Mary and the Politics of Seventeenth-Century Spanish Theater
Few characters were as ubiquitous in the collective consciousness of early modern Spain as the Virgin Mary. By the 1600s, the cult of the Immaculate Conception had become so popularized that the Hapsburg monarchy issued a decree in defense of the Virgin's purity. In a climate of political disharmony, however, this revered icon—often pictured as the passive, chaste, and pious mother of God—would become an archetype of paradox within the Spanish imagination. In The Comedia of Virginity, Mirzam Perez underscores how the character of the Virgin Mary was represented on the theater stage. Following a concise account of the historical, academic, and political forces operating within Hapsburg Spain, Perez dissects three comedias—three-act productions featuring both drama and comedy—and draws out their multivalent interpretations of Mary. In their own ways, these secular comedias reproduced an uncommonly empowering feminine vision while making light of the Virgin's purity. The Mary of the stage was an active, sinuous, even sensual force whom playwrights would ultimately use to support a fracturing monarchy.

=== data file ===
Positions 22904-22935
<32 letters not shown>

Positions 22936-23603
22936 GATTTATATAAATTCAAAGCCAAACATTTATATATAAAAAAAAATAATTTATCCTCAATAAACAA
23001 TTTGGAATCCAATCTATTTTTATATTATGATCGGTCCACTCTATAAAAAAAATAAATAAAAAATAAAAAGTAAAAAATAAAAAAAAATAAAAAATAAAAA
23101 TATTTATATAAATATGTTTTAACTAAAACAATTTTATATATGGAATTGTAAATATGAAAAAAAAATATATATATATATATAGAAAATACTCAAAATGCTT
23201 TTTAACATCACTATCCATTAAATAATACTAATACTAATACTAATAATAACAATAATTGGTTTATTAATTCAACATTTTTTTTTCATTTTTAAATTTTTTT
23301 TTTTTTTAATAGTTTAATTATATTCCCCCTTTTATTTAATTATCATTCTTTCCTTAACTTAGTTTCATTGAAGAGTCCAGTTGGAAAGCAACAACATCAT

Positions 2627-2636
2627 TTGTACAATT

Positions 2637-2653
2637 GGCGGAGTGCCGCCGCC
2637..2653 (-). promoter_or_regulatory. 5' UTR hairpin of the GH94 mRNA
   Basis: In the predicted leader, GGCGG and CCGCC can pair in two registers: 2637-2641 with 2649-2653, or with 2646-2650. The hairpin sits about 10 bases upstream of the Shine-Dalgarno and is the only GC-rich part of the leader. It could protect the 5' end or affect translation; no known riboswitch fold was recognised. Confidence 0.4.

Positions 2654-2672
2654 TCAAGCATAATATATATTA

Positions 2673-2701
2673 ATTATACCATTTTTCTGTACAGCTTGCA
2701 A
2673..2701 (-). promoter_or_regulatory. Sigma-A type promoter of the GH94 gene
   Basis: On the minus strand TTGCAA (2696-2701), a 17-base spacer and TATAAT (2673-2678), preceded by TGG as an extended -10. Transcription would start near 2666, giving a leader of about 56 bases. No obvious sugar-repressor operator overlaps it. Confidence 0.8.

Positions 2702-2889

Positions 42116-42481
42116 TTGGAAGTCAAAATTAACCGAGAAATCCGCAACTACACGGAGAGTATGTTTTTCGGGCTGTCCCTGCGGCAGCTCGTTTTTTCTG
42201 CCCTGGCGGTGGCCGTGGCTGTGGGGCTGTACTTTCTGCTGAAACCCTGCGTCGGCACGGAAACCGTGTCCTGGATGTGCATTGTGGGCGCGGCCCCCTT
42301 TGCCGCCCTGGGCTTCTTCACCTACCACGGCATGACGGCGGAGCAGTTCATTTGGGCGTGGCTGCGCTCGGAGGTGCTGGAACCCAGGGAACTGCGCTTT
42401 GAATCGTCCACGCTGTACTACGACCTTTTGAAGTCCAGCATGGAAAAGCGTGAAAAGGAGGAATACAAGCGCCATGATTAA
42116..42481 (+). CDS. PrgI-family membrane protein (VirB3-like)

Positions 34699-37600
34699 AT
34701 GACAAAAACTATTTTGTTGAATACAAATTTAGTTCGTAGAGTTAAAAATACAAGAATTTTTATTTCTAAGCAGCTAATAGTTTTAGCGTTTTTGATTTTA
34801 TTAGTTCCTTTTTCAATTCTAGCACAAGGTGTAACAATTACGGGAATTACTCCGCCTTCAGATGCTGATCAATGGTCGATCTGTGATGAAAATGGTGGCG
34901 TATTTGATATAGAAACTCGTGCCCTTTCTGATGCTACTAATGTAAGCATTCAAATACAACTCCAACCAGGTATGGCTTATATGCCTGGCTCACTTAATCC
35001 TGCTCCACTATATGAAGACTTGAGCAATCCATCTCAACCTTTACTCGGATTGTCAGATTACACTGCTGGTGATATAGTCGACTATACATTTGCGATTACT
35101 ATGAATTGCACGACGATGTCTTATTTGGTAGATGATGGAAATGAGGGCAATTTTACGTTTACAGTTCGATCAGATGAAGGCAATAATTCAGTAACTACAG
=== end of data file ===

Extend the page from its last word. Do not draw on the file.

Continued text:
Communities in Fiction reads six novels or stories (one each by Trollope, Hardy, Conrad, Woolf, Pynchon, and Cervantes) in the light of theories of community worked out (contradictorily) by Raymond Williams, Martin Heidegger, and Jean-Luc Nancy. _x000B_The book’s topic is the question of how communities or noncommunities are represented in fictional works. Such fictional communities help the reader understand real communities, including those in which the reader lives. As against the presumption that the trajectory in literature from Victorian to modern to postmodern is the story of a gradual loss of belief in the possibility of community, this book demonstrates that communities have always been presented in fiction as precarious and fractured. Moreover, the juxtaposition of Pynchon and Cervantes in the last chapter demonstrates that period characterizations are never to be trusted. All the features both thematic and formal that recent critics and theorists such as Fredric Jameson and many others have found to characterize postmodern fiction are already present in Cervantes’s wonderful early seventeenth-century “Exemplary Story,” “The Dogs’ Colloquy.” All the themes and narrative devices of Western fiction from the beginning of the print era to the present were there at the beginning, in Cervantes. _x000B_Most of all, however, Communities in Fiction looks in detail at its six fictions, striving to see just what they say, what stories they tell, and what narratological and rhetorical devices they use to say what they do say and to tell the stories they do tell. The book attempts to communicate to its readers the joy of reading these works and to argue for the exemplary insight they provide into what Heidegger called Mitsein, being together in communities that are always problematic and unstable. _x000B_
Epistolary Fiction and Queer Desire in Modern Spain
The Evolution of Galdos's "Fortunata y Jacinta"